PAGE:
The Australian Bankers’ Association and the Reserve Bank of Australia say eBay Australia’s proposal to force Australian customers to use its wholly-owned subsidiary PayPal would lessen competition for online payment services.
The ABA – which counts the big four banks among its 25 members – has urged the Australian Competition and Consumer Commission to block eBay’s move. It disputes the eBay line that using PayPal will afford users better protection from fraud . “Clearly, the public benefits are exaggerated or illusory…and will be outweighed by those anti-competitive effects as competition will be restricted, innovation and development will be constrained, new entry will be discouraged, and PayPal will be able to increase fees and charges to eBay users.”
The RBA says customers should be given the decide whether PayPal is safer than alternative payment methods. “In principle, competition and efficiency could be enhanced by allowing consumers to weigh PayPal’s security attributes against those of alternative payment methods, while also considering the other attributes of each method. It is possible that, in the long run, this competitive process may achieve safer payment facilities than would be the case if PayPal were the only payment option available.”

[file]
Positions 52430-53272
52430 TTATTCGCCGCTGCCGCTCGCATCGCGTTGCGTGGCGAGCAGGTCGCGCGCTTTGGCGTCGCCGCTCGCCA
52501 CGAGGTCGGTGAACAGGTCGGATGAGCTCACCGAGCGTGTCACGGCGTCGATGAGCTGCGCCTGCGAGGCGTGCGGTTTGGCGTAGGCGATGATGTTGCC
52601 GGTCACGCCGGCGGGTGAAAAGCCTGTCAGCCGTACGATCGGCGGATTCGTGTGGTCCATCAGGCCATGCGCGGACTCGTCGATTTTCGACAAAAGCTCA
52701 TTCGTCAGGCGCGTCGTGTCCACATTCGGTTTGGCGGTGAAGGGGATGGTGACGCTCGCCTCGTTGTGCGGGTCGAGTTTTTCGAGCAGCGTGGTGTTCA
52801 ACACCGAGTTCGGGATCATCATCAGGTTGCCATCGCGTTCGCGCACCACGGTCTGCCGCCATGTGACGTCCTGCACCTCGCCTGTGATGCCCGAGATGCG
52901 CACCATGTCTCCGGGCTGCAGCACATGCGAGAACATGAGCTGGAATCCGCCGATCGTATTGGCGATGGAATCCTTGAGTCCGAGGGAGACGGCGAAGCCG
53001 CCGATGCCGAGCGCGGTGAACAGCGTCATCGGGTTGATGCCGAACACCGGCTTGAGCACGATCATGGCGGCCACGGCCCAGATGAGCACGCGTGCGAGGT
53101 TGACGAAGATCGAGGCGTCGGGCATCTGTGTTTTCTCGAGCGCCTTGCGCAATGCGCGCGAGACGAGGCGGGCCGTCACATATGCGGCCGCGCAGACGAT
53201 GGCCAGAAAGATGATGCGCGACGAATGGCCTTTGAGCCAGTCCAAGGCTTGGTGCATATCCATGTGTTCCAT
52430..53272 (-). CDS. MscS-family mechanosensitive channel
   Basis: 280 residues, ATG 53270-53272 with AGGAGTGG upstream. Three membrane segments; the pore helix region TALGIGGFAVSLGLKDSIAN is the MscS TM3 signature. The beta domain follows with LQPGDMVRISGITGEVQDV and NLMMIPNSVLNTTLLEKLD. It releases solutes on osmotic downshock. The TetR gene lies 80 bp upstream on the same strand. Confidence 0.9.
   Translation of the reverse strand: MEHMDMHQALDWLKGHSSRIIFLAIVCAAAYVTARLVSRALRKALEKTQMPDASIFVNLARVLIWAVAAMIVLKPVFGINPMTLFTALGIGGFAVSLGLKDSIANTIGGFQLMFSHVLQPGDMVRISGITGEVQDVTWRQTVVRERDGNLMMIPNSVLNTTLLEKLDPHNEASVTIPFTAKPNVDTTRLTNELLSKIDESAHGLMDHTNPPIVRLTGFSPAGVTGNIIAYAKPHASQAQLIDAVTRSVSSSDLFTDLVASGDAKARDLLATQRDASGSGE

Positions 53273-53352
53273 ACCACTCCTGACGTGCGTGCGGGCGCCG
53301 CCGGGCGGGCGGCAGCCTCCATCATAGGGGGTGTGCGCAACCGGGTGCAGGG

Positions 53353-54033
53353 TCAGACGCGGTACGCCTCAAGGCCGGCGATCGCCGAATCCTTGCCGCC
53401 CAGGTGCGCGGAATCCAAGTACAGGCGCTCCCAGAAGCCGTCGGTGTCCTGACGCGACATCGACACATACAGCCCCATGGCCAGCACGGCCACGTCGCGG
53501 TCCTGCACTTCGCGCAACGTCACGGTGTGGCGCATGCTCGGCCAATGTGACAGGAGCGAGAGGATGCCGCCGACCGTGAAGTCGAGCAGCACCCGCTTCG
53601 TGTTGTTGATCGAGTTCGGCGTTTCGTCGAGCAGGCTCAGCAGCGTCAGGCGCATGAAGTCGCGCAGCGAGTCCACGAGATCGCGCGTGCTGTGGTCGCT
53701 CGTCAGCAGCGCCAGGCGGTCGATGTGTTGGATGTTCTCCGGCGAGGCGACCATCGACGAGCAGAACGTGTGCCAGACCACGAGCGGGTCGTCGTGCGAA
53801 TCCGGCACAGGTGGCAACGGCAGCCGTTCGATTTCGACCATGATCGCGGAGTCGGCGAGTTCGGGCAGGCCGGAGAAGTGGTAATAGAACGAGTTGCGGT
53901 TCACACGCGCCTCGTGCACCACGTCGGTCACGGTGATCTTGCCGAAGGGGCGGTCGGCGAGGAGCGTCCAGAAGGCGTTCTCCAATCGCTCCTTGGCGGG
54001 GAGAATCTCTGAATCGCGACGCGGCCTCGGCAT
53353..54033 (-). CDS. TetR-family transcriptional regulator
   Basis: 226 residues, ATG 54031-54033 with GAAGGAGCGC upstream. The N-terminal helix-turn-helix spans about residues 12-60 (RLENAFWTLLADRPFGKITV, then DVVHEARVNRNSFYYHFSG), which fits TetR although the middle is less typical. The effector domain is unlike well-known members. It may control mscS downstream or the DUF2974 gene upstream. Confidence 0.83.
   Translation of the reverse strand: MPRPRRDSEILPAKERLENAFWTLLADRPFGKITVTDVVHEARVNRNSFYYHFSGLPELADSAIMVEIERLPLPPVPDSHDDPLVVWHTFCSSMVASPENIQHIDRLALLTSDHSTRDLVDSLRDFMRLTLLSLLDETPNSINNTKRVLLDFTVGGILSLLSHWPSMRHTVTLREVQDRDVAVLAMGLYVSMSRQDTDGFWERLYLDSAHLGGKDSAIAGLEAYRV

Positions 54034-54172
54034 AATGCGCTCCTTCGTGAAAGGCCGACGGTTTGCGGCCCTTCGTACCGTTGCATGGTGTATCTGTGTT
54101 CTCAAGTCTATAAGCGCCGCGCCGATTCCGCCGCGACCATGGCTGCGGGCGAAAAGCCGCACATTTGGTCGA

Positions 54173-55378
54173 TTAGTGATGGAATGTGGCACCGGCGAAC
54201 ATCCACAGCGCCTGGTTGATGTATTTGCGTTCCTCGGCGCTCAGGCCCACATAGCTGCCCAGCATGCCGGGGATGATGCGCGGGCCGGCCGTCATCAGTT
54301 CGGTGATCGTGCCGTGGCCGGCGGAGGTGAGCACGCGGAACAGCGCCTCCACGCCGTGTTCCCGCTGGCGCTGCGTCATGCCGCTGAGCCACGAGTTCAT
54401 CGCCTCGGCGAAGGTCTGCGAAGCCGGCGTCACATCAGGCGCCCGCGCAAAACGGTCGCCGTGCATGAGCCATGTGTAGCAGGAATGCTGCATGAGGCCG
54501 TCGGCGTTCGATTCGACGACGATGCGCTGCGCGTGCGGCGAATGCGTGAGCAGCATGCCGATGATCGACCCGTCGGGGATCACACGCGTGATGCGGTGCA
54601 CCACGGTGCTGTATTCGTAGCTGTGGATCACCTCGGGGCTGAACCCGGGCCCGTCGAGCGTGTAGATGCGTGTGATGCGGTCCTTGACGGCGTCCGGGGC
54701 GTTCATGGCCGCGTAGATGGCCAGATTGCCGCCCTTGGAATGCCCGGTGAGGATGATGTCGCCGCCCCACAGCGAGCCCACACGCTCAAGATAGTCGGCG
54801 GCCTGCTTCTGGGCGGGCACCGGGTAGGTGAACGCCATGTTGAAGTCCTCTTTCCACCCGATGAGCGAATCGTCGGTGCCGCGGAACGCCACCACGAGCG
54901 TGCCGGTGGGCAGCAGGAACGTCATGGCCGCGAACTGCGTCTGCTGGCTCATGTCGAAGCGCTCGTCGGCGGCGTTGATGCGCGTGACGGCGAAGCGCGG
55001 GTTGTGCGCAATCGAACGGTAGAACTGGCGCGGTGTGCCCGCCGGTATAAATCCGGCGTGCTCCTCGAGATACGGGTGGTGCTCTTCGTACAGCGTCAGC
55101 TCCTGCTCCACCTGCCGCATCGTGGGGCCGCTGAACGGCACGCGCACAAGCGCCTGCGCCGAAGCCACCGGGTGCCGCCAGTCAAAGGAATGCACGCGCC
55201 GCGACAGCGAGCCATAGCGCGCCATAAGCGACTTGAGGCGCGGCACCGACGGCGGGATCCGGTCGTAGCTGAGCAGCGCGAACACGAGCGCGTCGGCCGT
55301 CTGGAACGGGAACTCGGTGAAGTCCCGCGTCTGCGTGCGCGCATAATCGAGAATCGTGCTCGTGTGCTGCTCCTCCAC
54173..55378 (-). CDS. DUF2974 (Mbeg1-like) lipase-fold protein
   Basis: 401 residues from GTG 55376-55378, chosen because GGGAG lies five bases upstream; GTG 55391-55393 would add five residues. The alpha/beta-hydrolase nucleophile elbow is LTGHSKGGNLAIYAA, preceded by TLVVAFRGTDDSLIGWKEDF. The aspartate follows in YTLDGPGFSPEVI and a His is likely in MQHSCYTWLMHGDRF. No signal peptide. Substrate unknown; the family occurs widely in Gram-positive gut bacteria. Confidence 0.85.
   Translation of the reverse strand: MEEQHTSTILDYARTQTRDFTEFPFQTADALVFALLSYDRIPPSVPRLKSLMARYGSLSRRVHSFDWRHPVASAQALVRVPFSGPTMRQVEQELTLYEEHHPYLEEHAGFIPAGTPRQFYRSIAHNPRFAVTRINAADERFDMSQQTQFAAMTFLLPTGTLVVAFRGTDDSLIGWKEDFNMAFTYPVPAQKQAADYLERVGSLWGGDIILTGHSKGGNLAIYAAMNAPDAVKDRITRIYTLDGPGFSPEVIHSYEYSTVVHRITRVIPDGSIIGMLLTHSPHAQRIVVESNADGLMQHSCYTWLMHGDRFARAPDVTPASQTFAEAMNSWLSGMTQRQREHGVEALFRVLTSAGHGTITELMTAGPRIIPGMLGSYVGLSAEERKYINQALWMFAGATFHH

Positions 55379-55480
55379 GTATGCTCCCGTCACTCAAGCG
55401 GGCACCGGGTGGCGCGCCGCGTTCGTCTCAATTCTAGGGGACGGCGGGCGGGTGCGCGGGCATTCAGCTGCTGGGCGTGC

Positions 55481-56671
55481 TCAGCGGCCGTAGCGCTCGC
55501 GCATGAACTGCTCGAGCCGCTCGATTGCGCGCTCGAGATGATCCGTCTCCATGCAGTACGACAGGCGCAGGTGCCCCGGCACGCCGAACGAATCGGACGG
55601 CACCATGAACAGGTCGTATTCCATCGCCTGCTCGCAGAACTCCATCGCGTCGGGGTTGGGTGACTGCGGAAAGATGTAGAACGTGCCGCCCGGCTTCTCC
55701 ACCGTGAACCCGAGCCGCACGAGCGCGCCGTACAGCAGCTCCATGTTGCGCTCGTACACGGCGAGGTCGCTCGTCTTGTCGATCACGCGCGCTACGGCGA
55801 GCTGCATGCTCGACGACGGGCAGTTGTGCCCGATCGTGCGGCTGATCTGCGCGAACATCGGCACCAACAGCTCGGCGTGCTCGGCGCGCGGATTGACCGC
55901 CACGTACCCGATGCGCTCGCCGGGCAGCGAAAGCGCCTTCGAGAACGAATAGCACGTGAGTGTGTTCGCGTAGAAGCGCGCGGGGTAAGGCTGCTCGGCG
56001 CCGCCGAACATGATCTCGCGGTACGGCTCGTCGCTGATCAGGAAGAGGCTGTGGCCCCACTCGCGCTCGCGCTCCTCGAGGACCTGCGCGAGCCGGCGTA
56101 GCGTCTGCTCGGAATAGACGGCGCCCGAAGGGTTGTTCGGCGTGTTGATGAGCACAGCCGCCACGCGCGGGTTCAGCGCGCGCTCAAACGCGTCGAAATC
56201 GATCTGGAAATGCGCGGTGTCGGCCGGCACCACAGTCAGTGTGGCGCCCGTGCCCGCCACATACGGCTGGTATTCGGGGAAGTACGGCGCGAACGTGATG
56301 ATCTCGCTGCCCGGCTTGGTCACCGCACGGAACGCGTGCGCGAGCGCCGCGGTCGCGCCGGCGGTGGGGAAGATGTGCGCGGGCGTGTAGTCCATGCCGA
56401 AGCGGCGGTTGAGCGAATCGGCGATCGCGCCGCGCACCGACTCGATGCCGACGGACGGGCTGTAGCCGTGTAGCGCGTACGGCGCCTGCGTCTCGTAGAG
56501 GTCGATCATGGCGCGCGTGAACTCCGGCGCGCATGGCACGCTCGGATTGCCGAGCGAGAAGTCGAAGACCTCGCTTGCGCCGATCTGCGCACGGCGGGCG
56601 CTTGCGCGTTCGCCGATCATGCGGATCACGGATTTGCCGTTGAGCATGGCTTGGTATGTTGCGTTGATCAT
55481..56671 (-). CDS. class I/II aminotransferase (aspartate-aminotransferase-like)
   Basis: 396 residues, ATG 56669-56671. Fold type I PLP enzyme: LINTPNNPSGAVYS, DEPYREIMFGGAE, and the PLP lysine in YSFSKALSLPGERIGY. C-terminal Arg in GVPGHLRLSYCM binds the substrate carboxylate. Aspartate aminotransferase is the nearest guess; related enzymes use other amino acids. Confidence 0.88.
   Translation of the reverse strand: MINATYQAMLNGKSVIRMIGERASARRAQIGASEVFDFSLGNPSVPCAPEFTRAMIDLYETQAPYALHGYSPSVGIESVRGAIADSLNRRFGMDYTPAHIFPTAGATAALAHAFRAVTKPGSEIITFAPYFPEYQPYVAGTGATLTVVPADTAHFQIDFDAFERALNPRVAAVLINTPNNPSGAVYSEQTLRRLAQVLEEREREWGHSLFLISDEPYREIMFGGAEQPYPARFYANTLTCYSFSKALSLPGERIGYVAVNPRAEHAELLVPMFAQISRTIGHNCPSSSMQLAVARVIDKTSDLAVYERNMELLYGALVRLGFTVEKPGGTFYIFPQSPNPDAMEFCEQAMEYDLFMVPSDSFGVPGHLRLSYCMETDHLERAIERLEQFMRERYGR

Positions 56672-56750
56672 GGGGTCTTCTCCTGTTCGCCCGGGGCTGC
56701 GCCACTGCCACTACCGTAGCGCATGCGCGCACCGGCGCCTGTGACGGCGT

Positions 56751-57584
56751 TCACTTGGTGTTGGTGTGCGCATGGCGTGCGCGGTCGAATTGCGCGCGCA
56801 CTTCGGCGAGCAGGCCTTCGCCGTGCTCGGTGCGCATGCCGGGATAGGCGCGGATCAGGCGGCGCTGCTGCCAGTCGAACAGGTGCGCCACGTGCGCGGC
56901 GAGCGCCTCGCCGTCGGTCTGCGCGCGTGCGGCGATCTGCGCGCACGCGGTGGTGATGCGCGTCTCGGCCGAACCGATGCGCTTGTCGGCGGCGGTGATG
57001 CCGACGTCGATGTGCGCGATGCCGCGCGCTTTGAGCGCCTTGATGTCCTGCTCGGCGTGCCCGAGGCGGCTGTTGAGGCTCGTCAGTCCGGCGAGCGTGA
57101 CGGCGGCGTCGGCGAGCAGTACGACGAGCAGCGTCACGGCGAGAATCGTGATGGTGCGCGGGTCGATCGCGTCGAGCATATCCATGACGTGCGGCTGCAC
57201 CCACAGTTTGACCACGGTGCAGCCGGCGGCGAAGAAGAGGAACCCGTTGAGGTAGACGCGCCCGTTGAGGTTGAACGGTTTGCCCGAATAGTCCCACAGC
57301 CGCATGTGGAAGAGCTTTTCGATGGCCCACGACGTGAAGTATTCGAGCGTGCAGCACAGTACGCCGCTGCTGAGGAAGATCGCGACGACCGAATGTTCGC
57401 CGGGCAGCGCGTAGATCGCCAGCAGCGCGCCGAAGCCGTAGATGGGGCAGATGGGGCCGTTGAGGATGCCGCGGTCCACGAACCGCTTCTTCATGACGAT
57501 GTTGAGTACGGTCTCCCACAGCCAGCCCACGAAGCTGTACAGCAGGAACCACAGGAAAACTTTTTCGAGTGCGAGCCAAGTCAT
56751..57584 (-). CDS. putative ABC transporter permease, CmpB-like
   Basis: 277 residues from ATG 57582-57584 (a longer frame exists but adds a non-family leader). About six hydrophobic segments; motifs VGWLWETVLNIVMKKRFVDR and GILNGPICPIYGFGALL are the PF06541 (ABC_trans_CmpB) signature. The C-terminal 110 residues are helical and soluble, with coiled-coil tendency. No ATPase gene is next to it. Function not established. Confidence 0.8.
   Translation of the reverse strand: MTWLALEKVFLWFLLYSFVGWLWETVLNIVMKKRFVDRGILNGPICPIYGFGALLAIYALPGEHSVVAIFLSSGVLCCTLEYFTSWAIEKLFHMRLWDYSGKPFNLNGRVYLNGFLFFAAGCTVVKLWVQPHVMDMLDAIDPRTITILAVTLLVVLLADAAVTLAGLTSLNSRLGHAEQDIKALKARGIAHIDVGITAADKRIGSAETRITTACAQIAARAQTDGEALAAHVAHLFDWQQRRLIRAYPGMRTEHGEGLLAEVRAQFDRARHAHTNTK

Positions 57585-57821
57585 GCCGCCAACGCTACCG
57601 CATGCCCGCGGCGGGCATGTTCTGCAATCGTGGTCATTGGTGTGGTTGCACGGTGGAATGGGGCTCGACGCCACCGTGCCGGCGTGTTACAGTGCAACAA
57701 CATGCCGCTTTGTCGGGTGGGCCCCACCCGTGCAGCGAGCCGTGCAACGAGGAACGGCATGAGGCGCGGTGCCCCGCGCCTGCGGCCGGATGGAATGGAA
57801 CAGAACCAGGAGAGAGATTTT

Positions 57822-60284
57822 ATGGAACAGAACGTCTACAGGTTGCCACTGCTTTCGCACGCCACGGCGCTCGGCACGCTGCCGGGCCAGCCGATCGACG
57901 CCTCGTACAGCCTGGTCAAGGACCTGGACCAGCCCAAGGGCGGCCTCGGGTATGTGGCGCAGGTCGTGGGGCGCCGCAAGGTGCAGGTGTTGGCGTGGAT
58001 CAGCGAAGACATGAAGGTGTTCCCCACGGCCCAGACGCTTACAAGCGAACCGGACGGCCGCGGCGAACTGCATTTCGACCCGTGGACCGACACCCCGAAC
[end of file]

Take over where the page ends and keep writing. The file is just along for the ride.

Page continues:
The ABA was invited to make a submission by the ACCC, which is trying to decide whether eBay should be granted immunity from prosecution under section 47 of the Trade Practices Act, which prevents action that would substantially lessen competition. The ACCC has received more than 200 submissions, mainly from eBay traders furious with the change.
The ABA estimates that eBay’s move could lock PayPal competitors out of 65% of online auction transactions. “It is also ironic that a site that prides itself on providing its users with the opportunity of shopping around for the best deals and prices, wishes to mandate that its users must use eBay’s own payment service and pay whatever fees and charges PayPal chooses to levy,” the ABA says.
An eBay spokesperson declined to make a response to the ABA’s submission, saying it will make a formal response to the ACCC as part of its process and does not want to comment on specific submissions.